Michigan State University
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Experience Architecture
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Frequently Asked Questions about XA and the XA Major

1. What is XA? Is this a degree in architecture?

2. What jobs can I get with a degree in XA?

3. Why is this major in the College of Arts and Letters?

4. Who are some well-known XA professionals?

5. Who can I talk to about the degree?

6. Can I earn a second or additional major in XA and Professional Writing? or XA and Art/Art History/Design?

7. What is the history of XA? What does the future of the career look like?

8. Is there a study abroad for XA students?

9. What will skillsets will I obtain with an XA degree?

10. What type of projects will I work on?

 


 

1. What is XA? Is this a degree in architecture?

This video is a good place to begin: http://vimeo.com/52634329

An experience architect does not design buildings—she or he uses interdisciplnary methods to design information or artifacts to be used by people who want or need to access a variety of material at any given time on a variety of platforms and devices. The experience architect believes that information must be easily accessible, intuitively designed, and ethically constructed for people. We call that “creating a positive user experience,” which means an organization deliberately designs positive experiences for the people who use their products, which could range from a website with health care data and plans to accessing a bank statement with a mobile app.  

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2. What jobs can I get with a degree in XA?

The infographic is a useful place to begin: http://www.onwardsearch.com/career-center/ux-careers-guide/.  

The Experience Architecture major will provide you with versatile tools and skills in research and design to prepare you to lead teams, design information, and research the needs of different types of users throughout the world. Graduates of this program will work with many organizations—from software companies to nonprofits—to help each organization build positive user experiences for their clientele. You will receive cutting edge coursework in project management, web authoring, content management, user-experience research, interactive design, and much more, making you an expert at identifying and advocating for the needs of users and familiar with divergent software environments and platforms. Coursework is also centered around the idea of collaboration and teamwork as all of your classmates will have different strengths whether they be made up of engineers, designer, and information designers.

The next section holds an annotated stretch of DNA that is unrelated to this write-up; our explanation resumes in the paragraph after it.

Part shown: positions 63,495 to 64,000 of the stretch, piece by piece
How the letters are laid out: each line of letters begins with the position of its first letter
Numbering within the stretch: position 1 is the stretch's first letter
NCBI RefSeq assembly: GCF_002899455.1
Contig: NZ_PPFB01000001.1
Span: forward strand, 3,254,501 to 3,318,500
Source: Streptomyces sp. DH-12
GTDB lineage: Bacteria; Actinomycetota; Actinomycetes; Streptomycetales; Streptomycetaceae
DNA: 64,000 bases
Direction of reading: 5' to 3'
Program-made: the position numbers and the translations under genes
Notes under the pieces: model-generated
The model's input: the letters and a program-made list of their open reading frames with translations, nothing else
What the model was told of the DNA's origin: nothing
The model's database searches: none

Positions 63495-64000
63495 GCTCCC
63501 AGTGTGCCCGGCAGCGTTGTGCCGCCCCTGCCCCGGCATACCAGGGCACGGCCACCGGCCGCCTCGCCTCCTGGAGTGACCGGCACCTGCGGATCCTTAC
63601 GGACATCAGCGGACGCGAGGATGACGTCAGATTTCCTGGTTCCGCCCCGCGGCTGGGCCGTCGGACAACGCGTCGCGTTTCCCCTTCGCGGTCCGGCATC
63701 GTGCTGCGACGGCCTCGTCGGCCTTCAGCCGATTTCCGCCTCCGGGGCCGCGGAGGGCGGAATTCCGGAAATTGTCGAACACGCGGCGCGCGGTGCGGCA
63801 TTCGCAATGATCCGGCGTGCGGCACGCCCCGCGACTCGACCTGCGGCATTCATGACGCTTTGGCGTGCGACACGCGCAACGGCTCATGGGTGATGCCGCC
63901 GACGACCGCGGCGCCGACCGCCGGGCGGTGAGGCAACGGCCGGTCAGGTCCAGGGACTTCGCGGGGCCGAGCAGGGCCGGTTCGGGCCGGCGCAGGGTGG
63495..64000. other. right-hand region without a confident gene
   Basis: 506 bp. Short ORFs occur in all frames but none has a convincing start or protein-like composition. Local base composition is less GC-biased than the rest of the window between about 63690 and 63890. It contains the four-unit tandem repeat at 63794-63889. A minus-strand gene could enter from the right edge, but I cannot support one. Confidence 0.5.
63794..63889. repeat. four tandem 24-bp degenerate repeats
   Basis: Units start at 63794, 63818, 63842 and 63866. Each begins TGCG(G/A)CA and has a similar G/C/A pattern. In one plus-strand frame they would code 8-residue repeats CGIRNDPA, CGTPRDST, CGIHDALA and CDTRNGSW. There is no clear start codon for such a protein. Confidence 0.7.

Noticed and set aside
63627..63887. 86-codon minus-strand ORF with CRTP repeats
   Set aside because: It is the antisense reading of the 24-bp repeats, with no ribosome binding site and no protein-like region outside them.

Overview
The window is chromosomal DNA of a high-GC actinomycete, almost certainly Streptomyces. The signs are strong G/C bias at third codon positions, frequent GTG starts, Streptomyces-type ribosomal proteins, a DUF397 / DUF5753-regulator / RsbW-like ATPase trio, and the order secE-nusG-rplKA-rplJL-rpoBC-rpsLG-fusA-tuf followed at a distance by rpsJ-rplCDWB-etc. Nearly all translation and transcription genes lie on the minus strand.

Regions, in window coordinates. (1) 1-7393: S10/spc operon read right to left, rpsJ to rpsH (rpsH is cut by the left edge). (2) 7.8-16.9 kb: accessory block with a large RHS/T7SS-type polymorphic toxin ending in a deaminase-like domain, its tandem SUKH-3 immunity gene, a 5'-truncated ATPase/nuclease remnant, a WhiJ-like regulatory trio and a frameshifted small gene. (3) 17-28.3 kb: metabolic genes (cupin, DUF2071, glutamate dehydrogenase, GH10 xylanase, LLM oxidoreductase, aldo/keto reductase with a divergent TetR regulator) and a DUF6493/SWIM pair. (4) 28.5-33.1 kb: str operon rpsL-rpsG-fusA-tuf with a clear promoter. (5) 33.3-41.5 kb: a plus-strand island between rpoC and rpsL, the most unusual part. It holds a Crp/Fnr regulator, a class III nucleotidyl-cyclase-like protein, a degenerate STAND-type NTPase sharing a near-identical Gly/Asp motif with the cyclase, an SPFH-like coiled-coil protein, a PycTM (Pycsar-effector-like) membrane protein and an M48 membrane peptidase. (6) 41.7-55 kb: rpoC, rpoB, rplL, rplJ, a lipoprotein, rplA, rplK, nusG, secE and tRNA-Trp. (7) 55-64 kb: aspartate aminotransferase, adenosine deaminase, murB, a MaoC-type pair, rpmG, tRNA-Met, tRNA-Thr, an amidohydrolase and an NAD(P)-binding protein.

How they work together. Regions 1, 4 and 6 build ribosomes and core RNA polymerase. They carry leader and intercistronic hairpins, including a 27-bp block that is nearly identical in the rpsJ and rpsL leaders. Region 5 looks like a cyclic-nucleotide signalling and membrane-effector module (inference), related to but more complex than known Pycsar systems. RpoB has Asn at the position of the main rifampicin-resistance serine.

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3. Why is this major in the College of Arts and Letters?

XA's home is in the Humanities because of our empathy for people. A variety of methods and philosophies exist for creating websites, apps, services, policies, and etc., but we believe in a people-centered approach that enables users of things like websites, apps or any other digital environment or service to interact in ways that creates positive and valuable experiences. Such an approach requires a strong foundation in understanding the contexts of people and societies. 

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4. Who are some well-known XA professionals?